When the "verification" paragraph states: RHLP Declined SBA Award Policy – it is referring to the paragraph above it in the manual (see snip image below).
Date: 1-4-2019 Updated: 1-4-2019 Subject:
We publish stories with the intent to help others that follow in our post disaster footprints.
Disaster victims often do not want to relive the ordeal but many that have just became victims or have been searching for answers may learn from your experiences of disasters long past. It is our goal to share with others so we all may rebuild and recover faster. Sharing experiences, post disaster experiences, from cleanup to rebuilding and all points in between. Let's document the processes each victim had to complete after the Presidential Disaster Declaration or the Emergency Declaration has been signed into action.
- We require 600-2400 words.
If you require additional space consider making two or more submissions which we will group together if possible.
- Must have 2 or more pictures that have not been reduced in size or edited to change meta information.
- Must have strong argument about issues that you have experienced.
- You must have researched each issue, point of interest or experience declared and offer resources or sources to provide a solid foundation and weight to your experience.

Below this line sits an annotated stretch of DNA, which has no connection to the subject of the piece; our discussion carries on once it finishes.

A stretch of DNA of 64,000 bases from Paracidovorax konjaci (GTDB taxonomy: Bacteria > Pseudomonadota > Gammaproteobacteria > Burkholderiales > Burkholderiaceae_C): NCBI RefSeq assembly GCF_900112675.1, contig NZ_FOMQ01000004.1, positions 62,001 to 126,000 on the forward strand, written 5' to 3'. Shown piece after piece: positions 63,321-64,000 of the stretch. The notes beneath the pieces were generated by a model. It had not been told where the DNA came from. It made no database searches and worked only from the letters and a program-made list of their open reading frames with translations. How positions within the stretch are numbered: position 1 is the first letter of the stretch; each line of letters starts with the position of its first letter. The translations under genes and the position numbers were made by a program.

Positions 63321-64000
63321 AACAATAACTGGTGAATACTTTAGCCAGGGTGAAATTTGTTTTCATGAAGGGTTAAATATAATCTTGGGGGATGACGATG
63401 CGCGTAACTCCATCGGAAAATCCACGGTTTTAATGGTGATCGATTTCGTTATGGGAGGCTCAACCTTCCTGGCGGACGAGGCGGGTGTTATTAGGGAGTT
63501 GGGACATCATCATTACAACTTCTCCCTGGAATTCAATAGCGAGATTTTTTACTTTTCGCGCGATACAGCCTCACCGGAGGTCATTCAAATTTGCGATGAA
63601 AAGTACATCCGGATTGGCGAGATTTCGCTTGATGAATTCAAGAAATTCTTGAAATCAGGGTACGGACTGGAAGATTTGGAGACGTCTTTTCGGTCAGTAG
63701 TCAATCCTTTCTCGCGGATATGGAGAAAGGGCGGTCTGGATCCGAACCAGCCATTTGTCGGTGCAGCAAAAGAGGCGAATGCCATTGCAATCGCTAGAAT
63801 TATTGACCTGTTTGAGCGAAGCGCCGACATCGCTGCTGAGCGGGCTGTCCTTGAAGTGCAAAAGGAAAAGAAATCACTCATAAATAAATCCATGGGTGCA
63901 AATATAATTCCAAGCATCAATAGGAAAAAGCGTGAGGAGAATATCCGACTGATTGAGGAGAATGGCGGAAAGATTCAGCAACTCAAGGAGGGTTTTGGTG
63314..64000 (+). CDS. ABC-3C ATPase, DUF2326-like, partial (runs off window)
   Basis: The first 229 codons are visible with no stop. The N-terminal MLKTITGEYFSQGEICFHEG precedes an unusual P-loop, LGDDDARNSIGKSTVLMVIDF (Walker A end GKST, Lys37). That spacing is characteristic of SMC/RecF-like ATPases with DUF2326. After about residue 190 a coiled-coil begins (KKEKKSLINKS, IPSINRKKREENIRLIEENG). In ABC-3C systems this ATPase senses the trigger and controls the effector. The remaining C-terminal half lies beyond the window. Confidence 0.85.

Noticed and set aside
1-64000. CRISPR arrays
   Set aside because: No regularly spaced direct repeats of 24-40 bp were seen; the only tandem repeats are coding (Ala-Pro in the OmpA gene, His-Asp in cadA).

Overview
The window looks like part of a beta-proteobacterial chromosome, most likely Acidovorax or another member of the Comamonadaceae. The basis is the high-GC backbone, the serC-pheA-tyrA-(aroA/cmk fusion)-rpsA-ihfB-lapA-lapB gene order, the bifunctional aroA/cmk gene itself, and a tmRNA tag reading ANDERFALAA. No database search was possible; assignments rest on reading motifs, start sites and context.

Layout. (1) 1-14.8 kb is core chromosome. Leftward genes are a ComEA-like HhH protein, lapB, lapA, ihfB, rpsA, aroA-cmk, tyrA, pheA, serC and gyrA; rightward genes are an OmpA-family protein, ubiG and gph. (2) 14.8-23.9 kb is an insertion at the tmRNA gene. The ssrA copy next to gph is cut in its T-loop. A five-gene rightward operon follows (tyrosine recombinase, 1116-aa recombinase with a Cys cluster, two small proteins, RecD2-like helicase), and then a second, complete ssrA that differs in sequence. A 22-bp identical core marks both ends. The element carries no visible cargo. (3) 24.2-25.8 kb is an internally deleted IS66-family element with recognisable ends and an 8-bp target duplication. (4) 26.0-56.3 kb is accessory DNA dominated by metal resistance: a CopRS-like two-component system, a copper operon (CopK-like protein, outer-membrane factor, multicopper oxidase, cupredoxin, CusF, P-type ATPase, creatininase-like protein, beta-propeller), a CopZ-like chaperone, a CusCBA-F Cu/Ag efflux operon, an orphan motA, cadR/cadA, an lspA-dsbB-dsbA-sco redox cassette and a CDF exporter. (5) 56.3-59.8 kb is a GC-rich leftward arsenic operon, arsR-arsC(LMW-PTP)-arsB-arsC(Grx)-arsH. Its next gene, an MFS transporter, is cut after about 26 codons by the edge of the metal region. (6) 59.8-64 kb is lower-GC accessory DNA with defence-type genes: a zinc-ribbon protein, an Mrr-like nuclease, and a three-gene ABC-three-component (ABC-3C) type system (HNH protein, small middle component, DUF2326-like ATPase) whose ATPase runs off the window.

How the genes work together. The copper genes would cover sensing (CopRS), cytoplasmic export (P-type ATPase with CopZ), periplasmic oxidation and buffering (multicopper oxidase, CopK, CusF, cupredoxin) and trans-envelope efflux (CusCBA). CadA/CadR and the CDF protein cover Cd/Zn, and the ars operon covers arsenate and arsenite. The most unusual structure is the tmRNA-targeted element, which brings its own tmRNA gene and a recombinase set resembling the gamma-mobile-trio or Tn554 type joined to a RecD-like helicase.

- Do not cite or copy journalists, editorials or the opinions of others. This is your experience only.
- You allow us exclusive use of your experience article to share with all who are willing to republish your experience in it's entirety without edits or omissions.
- We will take no longer than 10 working days to review and accept your experience article.
- If we feel editing is needed we will return the article to you with notes.
Our goal is to publish everyone's disaster experience.
- Include your experience article in an email, a document attached to an email or our website form.
- Include your disaster record number (DR), name (First,Last), street address, city, state, zip, phone, and email address.
We will use your personal information to verify your disaster experience. We will exclude your name from your article and only reference the DR number. Otherwise you must tell us you would like to release your name with your article and then clearly state what personal information you would like included in your by line.
Date: 12-30-2018 Updated: 12-30-2018 Subject: Your Story
"Gross Negligence, Gross Incompetence and Willful Misconduct, Restore Louisiana Homeowners Program" the series.
Tonight's episode entitled "Gross Incompetence Elevation Costs" episode 1.